How Can I Become an Educational Counselor?

Find out about the types of jobs you could pursue in educational counseling. Read on to learn more about career options along with salary and licensure information. Schools offering Counseling degrees can also be found in these popular choices.

What Is an Educational Counselor?

Educational counselors, often called school counselors, advise students on educational issues, mental health, personal problems and social challenges. If they counsel in a secondary school setting, they help students understand the college admission process and requirements, as well as help them select which schools might be best suited for them. For students who are not headed to a traditional 4-year college, educational counselors offer advice on other post-secondary options, such as attending a vocational school, directly entering the workforce or joining the military.

For more information about the career of educational counselor, see the table below:

Degree RequiredBachelor's degree (minimum)
Master's degree (often required)
Education Field of StudyPsychology
Key ResponsibilitiesConsult with teachers, administrators and parents to identify students' needs,
Coordinate services for special needs students,
Advise on potential colleges to apply to, the application process, and potential majors,
Advise on vocational alternatives to college,
Maintain records as required by local laws and regulations
Licensure/CertificationVaries by state, but all require some form of licensure and/or certification
Job Growth (2014-2024)8% for school and career counselors*
Mean Salary (2015)$56,490 for school and career counselors*

Source: *U.S. Bureau of Labor Statistics

What Will I Do as an Educational Counselor?

The main focus of educational counselors is advising and guiding students to the next level of education while helping them deal with behavioral or social problems. At the elementary school level, you will be focused on interactions in the classroom and student development. At the high school level, you will still address social and behavioral development, but you will also focus on educational advancement and future career possibilities. You will assist students with specific skills, such as filling out college applications, applying for scholarships and writing resumes. Educational counselors also exist at the postsecondary level, but are usually referred to as academic advisors. If you choose this career path, you will assist college students with choices of major and course planning.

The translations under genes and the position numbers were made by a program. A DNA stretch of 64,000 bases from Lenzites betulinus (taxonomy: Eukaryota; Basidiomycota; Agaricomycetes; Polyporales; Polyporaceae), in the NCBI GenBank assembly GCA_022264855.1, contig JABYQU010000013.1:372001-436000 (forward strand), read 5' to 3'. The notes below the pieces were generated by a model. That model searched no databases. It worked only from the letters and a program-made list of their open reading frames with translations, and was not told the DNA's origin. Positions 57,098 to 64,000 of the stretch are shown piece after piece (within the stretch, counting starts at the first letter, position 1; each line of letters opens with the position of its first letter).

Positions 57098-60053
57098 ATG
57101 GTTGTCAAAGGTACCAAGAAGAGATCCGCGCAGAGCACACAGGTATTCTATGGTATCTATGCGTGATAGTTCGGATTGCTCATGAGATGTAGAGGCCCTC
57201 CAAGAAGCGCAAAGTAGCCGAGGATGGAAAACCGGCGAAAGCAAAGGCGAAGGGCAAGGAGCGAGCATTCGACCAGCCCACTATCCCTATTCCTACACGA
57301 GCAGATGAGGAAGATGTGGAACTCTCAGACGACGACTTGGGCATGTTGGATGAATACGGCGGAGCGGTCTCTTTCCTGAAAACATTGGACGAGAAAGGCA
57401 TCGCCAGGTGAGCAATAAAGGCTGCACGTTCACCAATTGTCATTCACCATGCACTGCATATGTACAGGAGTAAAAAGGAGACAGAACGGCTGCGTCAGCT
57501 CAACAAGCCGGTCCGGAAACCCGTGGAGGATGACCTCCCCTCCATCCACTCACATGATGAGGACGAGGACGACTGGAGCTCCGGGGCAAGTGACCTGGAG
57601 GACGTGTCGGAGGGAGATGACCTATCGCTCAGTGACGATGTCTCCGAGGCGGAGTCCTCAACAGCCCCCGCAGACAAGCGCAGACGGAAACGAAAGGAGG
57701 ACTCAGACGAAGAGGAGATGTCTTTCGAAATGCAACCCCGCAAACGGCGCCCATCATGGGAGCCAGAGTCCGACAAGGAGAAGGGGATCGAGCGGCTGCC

What Education and Certification Will I Need?

Because counseling is such a general field, your education, licensure and certification requirements will vary depending upon the grade level you choose and state of residence. In all states, you will need to complete a bachelor's degree in psychology, education or a related field at the very minimum. However, the U.S. Bureau of Labor Statistics (BLS) reported that a master's degree is typically required ( During your schooling, you can expect to take courses in human development, counseling at-risk youth, career development, psychology and more. Additionally, you will need to research the state in which you wish to practice, as requirements for licensure or certification differ. For example, some states require you to obtain state school counseling certification, while others may also require a teaching certificate.

How Much Could I Expect to Earn in this Field?

Your compensation may vary depending upon your educational background, licensure and certification, years of experience, grade level you counsel and location. According to the BLS, the mean annual salary for educational, vocational and school counselors was $56,490 in May 2015. The BLS also predicted about-average growth in employment for educational, vocational and school counselors, at 8% between 2014 and 2024.

What Are Some Related Alternative Careers?

Rather than working as a school counselor, you could consider pursuing a different specialization within the field of counseling. For instance, you might want to become a marriage and family therapist, where your job would involve consulting with individuals, couples and families about relationship issues. Another option is to get a job as a high school teacher. In addition to their teaching responsibilities, many teachers also support students preparing for their futures; for instance, they might write letters of recommendation or provide preparation for standardized college entrance exams like the SAT and the ACT.

To continue researching, browse degree options below for course curriculum, prerequisites and financial aid information. Or, learn more about the subject by reading the related articles below:

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